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Telecom companies will aim to put a positive spin on their current slump in fortunes when they gather in the Spanish city of Barcelona on Monday for the annual Mobile World Congress (MWC), the biggest event in the industry’s calendar.
Demand for products including smartphones has fallen with the onset of a global economic slowdown and rising inflation, bringing tough times to companies all along the supply chain.
But industry body GSMA, which organises the MWC, said this year's event would be buoyed by the return of Chinese delegates after Beijing finally lifted Covid-era travel restrictions.
Roughly 80,000 people are expected in Barcelona to see the latest innovations and ideas from giants of the sector like Samsung, Huawei, Nokia and Ericsson.
The bosses of network operators like Vodafone, Orange, China Mobile and Deutsche Telekom will also give high-profile speeches.
The GSMA is attempting to push a forward-looking agenda filled with much-hyped concepts like artificial intelligence, 6G and Internet of Things.
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But many of the companies at the show will be focused on the bread-and-butter issue of how to make money in tricky financial times.
The wider tech sector has been routed recently and giants like Meta and Google have shed thousands of jobs.
Although telecom companies have not faced the same pain, Ericsson announced last week that 1,400 staff would lose their jobs.
One of the chief concerns for operators is getting a return on their huge investment in 5G networks.
An idea long promoted by these firms is for bandwidth-hungry businesses like Netflix and Google to pay a premium to the network operators.
The European Union launched a public consultation on the issue on Thursday.
"What they are proposing to do is really to change the economics of the internet," said Dario Talmesio of analyst firm Omdia.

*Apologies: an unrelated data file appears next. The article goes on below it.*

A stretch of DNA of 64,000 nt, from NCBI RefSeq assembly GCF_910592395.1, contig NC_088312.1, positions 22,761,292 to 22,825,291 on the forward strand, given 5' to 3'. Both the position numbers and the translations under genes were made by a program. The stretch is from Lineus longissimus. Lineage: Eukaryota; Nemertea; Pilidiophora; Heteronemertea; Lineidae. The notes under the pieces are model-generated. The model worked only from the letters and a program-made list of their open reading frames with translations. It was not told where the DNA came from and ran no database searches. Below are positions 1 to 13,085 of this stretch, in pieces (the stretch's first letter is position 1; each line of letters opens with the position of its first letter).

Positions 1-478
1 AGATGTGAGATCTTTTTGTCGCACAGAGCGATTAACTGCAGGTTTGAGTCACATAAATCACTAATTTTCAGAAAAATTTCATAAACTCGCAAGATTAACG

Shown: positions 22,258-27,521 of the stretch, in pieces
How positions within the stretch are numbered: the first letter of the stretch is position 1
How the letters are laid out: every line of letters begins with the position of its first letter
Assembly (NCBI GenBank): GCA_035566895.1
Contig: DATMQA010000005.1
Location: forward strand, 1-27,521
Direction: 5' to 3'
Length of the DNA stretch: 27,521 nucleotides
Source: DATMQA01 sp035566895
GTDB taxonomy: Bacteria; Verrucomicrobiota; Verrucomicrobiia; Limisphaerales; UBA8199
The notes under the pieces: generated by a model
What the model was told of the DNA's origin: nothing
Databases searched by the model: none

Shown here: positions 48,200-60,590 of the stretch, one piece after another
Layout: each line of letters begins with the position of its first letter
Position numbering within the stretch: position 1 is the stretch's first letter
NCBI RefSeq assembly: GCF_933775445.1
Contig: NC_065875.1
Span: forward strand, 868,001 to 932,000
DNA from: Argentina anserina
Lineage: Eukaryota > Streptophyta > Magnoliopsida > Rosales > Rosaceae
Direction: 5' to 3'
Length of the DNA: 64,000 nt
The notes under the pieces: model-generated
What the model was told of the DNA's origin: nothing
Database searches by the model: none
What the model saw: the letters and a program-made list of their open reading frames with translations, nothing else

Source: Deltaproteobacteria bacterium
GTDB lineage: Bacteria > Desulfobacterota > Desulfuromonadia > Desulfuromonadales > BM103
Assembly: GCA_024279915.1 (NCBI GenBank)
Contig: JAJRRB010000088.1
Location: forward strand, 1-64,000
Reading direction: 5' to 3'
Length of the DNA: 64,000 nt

He said it was ambitious but telecom firms had "an unprecedented level of political support" right now, largely because of the unpopularity of US big tech firms in Europe.
The focus for consumer brands is on shifting more units, with overall sales of smartphones last year slumping by 11.3 percent compared with 2021, according to the IDC consultancy.
"The market suffered a lot last year," said Thomas Husson from analyst firm Forrester.
As well as a wider economic malaise, he said consumers in Western Europe and other "mature" markets were simply holding on to their smartphones for much longer than before -- a major headache for manufacturers.
However, the MWC is unlikely to see the launch of many flashy new handsets, with most companies preferring to hold their own dedicated events.
Samsung and Apple consolidated their dominance of handset sales last year, accounting for roughly 40 percent of the market, IDC said.
Chinese brands Xiaomi, Oppo and Vivo made up the other three spots in the top five, but all three had a bleak year with sales slumping dramatically.
The GSMA, though, is keeping faith with Chinese brands to reinvigorate an event that was cancelled during the pandemic and hampered by strict masking and distancing rules in the years since.
"We'll have many delegates from China," GSMA's John Hoffman told a news conference before the event, adding that things were on the way back to normal.
GSMA said Huawei, a major sponsor of the event, would have a pavilion bigger than anything the event has seen in its decades-long history.
The Chinese tech giant was the second biggest smartphone maker in the world in 2020, but scaled back its handset business after US regulators accused the firm of being controlled by Beijing.
Huawei now focuses on network equipment and cloud servers, but EU leaders are now pushing governments to remove its equipment from 5G networks.
Direct competitors Nokia and Ericsson are looking to hoover up some of the business as European countries freeze out Huawei, and both firms will send big delegations to Barcelona.
In total, GSMA said the four-day trade show would host almost 750 operators and manufacturers and 2,000 exhibitors.
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